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In defence of 'court jester' Mark Knight

  • 19 September 2018


Now that the discussion about Serena Williams' defeat by Naomi Osaka and Mark Knight's cartoon has faded, it may be worth reflecting more generally about cartoons and what we might expect from them. They belong to a long tradition of licensed comment on social and political behaviour.

The tradition of court jesters licensed to criticise the king exists in many cultures. It is part of a broader tolerance of satirical writing in which the foibles and sins of the great can be safely criticised. The Shakespearian fools are typical in representing the view of the common man as he speaks truth to power.

Printed cartoons, popular since the 18th century, stand in this tradition. They focus on current events, usually representing the perceived weak against the strong. Of course, who are the weak and who are the strong is often disputed: cartoonists' classifications often represent their own view or that of their paymasters. Cartoons are a form of social criticism expressed in a way that licenses and ritualises offensiveness, so softening it. The political targets of cartoons generally accept them uncomplainingly and are thought precious if they do complain.

When judging cartoons we need to keep in mind this transgressive tradition, and attend both to the message that they contain and to the way that they convey it. The point that Knight wanted to make is evident. His cartoon appeared after the focus of public conversation had moved from anger at the disrespect paid to Osaka by Williams' home crowd to anger at the umpire's treatment of Williams.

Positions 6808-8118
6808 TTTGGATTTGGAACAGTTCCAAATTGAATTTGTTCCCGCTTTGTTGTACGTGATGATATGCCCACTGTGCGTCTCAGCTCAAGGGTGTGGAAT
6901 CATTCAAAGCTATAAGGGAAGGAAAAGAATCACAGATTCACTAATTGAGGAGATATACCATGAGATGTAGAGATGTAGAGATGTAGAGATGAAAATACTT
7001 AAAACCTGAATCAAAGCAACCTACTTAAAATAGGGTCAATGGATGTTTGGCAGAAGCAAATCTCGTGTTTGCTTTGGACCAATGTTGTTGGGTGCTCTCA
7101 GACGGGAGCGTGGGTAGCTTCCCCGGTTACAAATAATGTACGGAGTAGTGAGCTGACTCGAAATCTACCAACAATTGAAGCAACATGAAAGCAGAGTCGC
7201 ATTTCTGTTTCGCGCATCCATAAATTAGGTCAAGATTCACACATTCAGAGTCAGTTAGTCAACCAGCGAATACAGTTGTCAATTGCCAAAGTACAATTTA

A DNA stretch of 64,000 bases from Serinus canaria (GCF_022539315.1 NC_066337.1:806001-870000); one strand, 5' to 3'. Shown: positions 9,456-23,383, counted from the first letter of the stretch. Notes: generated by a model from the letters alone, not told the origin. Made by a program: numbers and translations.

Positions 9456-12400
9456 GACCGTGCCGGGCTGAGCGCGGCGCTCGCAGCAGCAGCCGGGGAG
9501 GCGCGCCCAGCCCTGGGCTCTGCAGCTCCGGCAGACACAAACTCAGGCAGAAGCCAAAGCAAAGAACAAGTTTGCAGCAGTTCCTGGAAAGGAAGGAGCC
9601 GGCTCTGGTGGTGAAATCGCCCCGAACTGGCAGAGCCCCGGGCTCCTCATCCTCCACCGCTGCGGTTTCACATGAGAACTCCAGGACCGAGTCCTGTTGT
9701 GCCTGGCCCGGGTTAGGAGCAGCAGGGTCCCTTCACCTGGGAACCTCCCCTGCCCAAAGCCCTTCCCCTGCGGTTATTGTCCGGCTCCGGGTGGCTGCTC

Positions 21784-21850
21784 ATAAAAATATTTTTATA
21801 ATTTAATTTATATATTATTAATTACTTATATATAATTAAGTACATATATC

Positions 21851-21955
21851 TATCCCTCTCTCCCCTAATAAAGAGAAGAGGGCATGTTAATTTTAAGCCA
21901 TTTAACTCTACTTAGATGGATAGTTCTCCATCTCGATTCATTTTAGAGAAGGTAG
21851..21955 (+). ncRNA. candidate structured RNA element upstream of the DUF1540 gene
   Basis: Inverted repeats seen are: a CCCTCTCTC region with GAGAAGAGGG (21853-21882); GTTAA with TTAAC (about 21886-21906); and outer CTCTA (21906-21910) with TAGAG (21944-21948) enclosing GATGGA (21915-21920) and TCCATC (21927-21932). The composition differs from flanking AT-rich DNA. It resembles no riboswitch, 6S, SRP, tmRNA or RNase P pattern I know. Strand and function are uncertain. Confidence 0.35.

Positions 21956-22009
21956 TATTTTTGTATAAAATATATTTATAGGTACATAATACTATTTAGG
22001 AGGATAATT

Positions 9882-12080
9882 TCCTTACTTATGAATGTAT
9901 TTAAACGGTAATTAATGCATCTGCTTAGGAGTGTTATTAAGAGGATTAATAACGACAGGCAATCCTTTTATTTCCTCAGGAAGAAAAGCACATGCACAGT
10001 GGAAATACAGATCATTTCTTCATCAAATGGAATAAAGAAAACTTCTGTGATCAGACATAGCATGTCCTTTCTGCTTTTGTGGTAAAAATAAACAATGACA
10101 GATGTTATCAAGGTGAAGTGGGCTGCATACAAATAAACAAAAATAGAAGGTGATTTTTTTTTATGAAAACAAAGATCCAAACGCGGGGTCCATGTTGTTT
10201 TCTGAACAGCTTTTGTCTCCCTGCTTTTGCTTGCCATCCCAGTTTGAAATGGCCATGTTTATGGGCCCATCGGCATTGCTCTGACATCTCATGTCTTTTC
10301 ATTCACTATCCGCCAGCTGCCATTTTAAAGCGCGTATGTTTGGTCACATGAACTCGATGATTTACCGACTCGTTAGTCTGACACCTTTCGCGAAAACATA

She had been penalised for expressions of anger and attributed the harshness of the penalties to her gender. The cartoon excoriated the change of focus by having the umpire ask the young winner, 'Can't you just let her win?' Whatever the merits of the message, it stands in the tradition of supporting the underdog against the more powerful.

Most critics of the cartoon, however, protested against the way Williams was represented. That also needs to be set within the cartoon tradition. Political cartoonists necessarily caricature their subjects freely. In a few brushstrokes they have to identify them, represent their emotions and fit them to the part that they play in the cartoon.

They usually identify them by exaggerating stereotypical traits: ethnic characteristics, age, hairstyle, pastimes, picaresque actions and dress, etc. They do not identify them by personal qualities but by their membership of groups which are also caricatured.